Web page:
Obama endorses Clinton
US President Barack Obama "formally" endorses Democratic U.S. presidential nominee to succeed him. Pictured: US Democratic presidential nominee Senator Barack Obama (D-IL) and Senator Hillary Clinton (D-NY) wave at a campaign rally in Orlando, Florida, October 20, 2008 [Representational Image].Reuters File

Hilary Clinton, the Democratic U.S. presidential nominee, has received backing from President Barack Obama for the White House bid. Obama on Thursday formally endorsed Clinton to succeed him.

Obama in a video message declared "I am with her." In addition, he also said, "tens of millions of Americans made their voices heard. Today I just want to add mine," the Hindu reported.

The president also said he there was no other person as qualified as Clinton to hold the office.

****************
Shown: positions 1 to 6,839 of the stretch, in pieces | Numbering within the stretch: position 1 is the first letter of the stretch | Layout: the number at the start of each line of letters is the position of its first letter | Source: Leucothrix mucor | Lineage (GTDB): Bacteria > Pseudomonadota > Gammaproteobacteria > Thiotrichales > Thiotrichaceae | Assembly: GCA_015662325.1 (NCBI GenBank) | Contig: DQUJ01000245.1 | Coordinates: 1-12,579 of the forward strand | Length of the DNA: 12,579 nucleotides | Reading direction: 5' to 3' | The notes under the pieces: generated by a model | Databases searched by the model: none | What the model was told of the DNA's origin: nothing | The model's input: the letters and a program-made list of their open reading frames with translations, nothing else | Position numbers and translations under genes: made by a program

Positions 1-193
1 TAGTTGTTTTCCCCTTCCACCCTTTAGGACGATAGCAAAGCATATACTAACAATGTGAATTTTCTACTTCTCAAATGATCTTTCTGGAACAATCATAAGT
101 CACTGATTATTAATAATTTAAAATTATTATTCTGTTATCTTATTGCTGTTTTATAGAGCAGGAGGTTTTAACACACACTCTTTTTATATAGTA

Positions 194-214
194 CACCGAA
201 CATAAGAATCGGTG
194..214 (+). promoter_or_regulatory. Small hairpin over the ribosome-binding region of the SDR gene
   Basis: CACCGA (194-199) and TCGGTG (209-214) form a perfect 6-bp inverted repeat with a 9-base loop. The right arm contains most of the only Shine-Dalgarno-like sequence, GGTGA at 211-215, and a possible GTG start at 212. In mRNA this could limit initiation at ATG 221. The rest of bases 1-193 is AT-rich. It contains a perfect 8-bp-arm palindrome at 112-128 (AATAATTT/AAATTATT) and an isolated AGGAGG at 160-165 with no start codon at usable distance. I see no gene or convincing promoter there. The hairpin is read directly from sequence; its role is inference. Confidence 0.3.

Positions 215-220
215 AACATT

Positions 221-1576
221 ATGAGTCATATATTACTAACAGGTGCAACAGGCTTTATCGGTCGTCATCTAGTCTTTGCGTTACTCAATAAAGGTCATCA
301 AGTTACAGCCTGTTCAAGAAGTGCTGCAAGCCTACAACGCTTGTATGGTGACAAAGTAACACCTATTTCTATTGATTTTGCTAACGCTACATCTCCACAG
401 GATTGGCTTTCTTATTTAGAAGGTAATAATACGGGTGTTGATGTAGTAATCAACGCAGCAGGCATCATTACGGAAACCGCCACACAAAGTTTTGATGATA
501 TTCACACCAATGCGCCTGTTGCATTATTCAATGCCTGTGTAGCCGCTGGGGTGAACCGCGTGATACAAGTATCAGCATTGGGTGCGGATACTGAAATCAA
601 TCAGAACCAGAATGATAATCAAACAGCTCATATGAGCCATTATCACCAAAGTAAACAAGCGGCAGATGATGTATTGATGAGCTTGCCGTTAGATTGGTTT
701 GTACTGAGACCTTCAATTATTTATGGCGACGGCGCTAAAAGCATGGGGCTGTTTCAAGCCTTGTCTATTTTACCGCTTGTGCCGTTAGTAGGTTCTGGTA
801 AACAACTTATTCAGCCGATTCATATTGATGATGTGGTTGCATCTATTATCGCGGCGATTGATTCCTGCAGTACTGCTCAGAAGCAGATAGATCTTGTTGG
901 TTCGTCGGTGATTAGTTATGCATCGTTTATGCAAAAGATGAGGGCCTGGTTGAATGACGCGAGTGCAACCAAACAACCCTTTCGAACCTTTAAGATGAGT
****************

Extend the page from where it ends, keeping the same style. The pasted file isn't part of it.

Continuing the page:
The endorsement comes at a time when there are concerns over unity in the party.

In her response to President Obama's support, Clinton in a tweet said she "was fired and ready to go."

U.S. Senator Elizabeth Warren of Massachusetts also backed Clinton the same day. In an interview with MSNBC's "The Rachel Maddow Show," she said Republican presidential nominee Donald Trump was "a genuine threat to the country," Reuters reported.

Clinton on her part said she had the highest regard for Warren, who is a fiery critic of Wall Street and she was "pleased to have her good ideas and support."

Sanders refuses to bow out

Following Obama's endorsement, Clinton's rival Bernie Sanders has refused to bow out before the final Democratic primary, which will be held next week. Obama reportedly held a meeting with Sanders in the Oval office in an effort to play peace-broker, while attempting to coax Sanders to "recognise" Clinton as the nominee, the Hindu added.

Sanders, although reluctant to give up just yet, told reporters he would work with Clinton to defeat Trump.

President Obama, whose term will soon come to an end, will appear with Clinton on the campaigning trial next week in Wisconsin.

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